The difference is that the potions you use do not simply go away after consume — or get completely consumed, by the way. What you get are actually vials (vial of health and vial of mana). When you need health, you drink a vial partially: On my templar, using a minor vial of health would consume half of it; a medium vial of health, about 1/3.

But that’s not were the differences stop: After each killed enemy, the vial would regain a bit of content. Again, half minor vial of health would require about 5 or 6 enemies to go full again.

Not only that, but Vials also have special stats: My medium vial, besides healing more and holding more, also increased the speed my health regenerated after drinking and reduced stun duration after drinking.

Basically, Vials turned the common health potions into another piece of gear — sans socket.

Casting Spells

Some ARPGs decided to use a single bar for spells and potions. Some ARPGs decided to go away with potions completely, so you cast bar is simply your spells. Path of Exile have two bars: One for potions and one for spells.

The potions bar is accessed pressing 1 to 5. The spells bar is accessed pressing Q to T. This way, your hand is always in the same position and everything is readily accessible. There are also binds for right button, left button and middle button, all for spells.

Everything else

There are a couple of small things that are worth mentioning:

Hovering your mouse over an item in the ground will display all details of the item. This is nice for quickly deciding if you want to take the item or not.

Also, you have a stash, which is shared between all your characters. And it’s huge.

Currently, because it’s beta, there is no way to sell your items yet. You can buy items, but there isn’t an unified currency in the game yet. You see, currently the vendors are requesting the small items that may be useful to you in other ways, like the Scroll of Wisdom (which identifies items).

That kind of mixture between useful, small items and purchases makes the game really interesting. Should I use this and identify that item or should I keep it to buy better gear?


There is no way I can’t root for the guys of Grinding Gear. While other companies are dumbing down their games, making skill trees so simple you can be wrong in any turn, those guys come with a game that will completely wreak you apart with doubt. “Should I pick this skill or that skill?”, “Should I identify this item or use the scroll to buy a new item?”, “Should I reroll the colors of my gear or should I use it the way it is?” are some of the questions you’ll be asking yourself all the time. And that’s good! Nobody likes a game that takes your hand and show you what you need to do, but there is this bad idea that developers can take away every single decision point in the game and that’s ok ’cause the game is not “holding your hand” — when the game is actually putting things in front of you so you don’t realize that they are not just holding your hand, they are holding both hands, your shoulders and your head and pointing you exactly where they want you to go.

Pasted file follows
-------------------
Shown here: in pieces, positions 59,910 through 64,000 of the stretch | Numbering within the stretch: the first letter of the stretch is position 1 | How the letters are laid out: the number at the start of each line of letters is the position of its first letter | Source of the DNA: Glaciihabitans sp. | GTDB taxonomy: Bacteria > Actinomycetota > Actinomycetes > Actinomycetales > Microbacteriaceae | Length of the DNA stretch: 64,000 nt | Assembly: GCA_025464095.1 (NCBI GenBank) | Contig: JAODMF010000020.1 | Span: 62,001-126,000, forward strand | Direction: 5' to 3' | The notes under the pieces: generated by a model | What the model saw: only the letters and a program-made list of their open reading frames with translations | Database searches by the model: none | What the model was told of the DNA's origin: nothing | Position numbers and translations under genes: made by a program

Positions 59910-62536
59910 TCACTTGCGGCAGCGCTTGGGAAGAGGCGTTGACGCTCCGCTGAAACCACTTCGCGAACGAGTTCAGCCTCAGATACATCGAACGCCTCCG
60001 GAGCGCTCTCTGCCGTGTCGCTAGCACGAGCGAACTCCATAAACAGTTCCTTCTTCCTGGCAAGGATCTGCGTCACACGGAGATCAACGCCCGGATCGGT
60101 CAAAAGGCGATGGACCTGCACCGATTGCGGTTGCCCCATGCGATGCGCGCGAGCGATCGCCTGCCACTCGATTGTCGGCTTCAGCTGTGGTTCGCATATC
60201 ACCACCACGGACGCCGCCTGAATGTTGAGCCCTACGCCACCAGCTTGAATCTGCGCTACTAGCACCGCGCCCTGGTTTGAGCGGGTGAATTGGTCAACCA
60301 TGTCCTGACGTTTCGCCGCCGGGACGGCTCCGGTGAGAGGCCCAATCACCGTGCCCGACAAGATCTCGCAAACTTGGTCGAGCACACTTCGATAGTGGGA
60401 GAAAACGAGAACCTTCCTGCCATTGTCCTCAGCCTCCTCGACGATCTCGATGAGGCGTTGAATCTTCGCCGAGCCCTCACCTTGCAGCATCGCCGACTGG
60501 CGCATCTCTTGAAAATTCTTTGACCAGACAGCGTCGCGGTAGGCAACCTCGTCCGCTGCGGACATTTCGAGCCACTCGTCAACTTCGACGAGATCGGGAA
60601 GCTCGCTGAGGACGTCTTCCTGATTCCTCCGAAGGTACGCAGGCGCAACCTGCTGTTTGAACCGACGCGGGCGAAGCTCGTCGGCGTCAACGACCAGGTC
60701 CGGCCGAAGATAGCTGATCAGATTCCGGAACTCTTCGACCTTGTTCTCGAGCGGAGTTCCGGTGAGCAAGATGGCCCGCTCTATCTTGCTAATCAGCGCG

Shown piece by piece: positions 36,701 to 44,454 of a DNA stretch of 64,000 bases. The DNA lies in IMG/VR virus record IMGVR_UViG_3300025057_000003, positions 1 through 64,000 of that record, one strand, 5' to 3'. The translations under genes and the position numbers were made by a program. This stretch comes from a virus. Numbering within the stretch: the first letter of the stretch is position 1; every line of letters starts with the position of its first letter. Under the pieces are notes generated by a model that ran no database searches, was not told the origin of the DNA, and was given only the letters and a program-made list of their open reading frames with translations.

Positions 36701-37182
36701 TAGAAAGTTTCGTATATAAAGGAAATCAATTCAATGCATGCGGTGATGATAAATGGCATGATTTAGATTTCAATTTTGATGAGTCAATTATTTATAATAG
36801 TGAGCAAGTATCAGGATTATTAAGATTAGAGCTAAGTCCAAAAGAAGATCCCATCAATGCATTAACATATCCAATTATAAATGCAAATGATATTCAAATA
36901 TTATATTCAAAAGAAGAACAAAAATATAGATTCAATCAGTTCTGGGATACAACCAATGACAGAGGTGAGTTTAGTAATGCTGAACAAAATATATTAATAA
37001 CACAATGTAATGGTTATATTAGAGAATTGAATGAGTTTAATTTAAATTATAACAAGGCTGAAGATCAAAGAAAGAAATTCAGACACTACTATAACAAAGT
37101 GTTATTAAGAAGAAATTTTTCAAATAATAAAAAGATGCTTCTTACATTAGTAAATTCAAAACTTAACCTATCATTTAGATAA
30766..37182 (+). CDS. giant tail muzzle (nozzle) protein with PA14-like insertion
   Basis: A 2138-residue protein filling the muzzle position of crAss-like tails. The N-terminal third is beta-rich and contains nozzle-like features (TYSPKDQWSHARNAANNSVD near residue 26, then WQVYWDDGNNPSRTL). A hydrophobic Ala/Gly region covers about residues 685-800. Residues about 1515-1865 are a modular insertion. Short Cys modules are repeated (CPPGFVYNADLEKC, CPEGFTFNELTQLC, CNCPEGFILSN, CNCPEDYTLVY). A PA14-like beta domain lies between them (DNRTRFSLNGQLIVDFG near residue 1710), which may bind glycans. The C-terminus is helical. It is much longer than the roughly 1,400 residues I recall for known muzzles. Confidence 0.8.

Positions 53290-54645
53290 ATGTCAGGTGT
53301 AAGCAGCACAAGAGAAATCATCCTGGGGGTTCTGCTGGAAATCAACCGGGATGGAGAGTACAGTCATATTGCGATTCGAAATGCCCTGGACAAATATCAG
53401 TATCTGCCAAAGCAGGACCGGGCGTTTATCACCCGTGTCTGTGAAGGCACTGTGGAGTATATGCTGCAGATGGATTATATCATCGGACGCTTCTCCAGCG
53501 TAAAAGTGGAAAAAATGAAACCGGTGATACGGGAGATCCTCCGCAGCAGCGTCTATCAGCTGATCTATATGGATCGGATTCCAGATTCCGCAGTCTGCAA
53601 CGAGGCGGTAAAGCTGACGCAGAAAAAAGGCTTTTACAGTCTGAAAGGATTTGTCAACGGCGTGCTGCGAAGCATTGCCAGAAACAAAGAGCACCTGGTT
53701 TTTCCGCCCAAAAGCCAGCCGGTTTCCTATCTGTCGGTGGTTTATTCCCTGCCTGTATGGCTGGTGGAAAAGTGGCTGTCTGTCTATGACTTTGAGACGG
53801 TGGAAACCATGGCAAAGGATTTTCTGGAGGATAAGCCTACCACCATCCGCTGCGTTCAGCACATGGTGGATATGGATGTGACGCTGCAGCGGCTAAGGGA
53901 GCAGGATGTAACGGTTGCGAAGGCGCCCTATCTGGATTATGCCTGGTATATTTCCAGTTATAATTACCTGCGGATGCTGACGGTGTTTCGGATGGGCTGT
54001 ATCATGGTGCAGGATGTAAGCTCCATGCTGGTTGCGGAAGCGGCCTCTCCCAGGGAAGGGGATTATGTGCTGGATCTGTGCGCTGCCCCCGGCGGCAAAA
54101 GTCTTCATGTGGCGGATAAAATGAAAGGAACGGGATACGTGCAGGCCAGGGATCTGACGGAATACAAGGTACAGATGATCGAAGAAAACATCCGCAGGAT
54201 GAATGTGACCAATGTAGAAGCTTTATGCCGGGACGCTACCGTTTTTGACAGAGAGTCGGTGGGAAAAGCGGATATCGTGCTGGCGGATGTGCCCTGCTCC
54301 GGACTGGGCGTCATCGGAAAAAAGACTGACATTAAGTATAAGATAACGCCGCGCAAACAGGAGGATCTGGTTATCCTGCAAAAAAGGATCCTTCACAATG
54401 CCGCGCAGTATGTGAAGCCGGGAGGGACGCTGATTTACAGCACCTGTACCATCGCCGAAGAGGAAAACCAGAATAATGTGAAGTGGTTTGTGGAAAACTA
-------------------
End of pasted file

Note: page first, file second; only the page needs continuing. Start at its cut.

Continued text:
On that hour of gameplay, I didn’t notice any glaring bugs or inconsistencies. The game wasn’t so hard I died every minute or so easy I was steamrolling everything. The only thing I would like to see is a minimap option, as the map currently covers all the screen. But, then again, it’s a personal preference and I can work fine with the overlay map.

Then again, I only played in the starting zone, which probably was checked and rechecked and re-rechecked over and over again by previous beta testers.

Even if the game runs fine right now, I bet this is not a good time to release the game. With Skyrim just out of the doors, every single RPG aficionado is playing this game and releasing it right now would only be shadowed. And this is a game that doesn’t deserve be in the shadow of any other game. After I complete my current plans for my HoM points, this will probably be my time sink till Guild Wars 2 is released. And then, maybe after that too.